The study, carried out in Peterborough, analysed insulin and oral hypoglycaemic medication errors, length of stay and the extent to which patients felt able to manage their care for three months with or without the involvement of a diabetes specialist nurse prescriber.
The average number of errors fell from six to four, while mean length of stay fell from 18 to 13 days. This represented a cost saving of £132,500 over the three-month intervention.
Molly Courtenay, professor of prescribing and medicines management at the University of Reading, who presented the results, added that a greater number of patients in the intervention group reported that they were able to self-manage their diabetes and had fewer problems obtaining their injection/pen devices and food at the appropriate times.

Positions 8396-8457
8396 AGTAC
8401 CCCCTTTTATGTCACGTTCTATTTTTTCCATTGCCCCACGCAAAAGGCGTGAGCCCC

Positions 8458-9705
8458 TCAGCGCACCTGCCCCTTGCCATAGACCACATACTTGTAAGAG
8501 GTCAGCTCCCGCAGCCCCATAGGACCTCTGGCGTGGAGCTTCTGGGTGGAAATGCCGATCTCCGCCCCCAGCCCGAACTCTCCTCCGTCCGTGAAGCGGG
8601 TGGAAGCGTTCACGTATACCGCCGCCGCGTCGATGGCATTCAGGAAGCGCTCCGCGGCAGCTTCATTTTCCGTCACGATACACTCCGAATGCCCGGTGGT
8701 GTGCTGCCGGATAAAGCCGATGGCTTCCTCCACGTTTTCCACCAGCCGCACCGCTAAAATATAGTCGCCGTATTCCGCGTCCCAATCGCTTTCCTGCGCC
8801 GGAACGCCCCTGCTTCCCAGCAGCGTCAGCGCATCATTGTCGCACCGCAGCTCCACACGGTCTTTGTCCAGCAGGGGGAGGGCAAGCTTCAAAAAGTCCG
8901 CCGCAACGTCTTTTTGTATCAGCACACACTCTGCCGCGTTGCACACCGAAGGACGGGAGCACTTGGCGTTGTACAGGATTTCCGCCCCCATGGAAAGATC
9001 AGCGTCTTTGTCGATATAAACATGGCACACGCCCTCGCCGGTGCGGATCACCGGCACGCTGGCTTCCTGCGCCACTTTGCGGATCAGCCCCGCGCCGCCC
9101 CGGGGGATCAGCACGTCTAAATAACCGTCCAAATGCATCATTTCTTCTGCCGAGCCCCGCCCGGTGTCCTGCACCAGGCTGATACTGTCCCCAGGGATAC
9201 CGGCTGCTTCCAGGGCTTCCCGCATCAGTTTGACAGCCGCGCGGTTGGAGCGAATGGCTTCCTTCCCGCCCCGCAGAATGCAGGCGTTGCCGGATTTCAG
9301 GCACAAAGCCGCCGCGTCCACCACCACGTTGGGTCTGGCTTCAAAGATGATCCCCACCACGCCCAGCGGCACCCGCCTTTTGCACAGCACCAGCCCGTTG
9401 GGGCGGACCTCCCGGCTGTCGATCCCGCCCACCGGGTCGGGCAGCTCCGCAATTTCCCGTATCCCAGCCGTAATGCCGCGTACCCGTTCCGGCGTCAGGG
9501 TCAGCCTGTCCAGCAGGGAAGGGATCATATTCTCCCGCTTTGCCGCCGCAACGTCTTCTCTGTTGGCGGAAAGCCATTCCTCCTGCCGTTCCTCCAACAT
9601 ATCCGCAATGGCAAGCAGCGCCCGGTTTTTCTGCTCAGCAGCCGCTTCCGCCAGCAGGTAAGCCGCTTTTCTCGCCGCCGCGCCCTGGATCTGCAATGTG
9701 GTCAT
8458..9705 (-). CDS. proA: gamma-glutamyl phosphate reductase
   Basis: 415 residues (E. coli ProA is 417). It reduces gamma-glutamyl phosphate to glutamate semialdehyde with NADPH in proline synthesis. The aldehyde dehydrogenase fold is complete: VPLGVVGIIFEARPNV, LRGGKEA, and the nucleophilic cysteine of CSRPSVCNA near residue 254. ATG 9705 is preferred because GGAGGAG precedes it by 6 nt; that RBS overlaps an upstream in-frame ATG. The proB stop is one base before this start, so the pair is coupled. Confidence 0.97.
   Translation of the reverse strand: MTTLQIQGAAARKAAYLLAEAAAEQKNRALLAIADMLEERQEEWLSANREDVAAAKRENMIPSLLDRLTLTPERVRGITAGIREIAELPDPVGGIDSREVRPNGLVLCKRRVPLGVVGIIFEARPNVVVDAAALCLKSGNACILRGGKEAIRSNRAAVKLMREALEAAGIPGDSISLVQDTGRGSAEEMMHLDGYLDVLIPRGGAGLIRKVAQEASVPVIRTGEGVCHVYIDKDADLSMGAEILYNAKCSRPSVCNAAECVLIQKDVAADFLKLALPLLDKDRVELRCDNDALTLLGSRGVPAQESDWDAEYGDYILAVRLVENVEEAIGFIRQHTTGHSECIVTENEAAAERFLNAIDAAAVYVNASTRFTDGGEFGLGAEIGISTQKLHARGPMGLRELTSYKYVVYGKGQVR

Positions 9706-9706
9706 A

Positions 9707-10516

Despite the findings the trust decided not to fund another diabetes specialist nurse prescriber.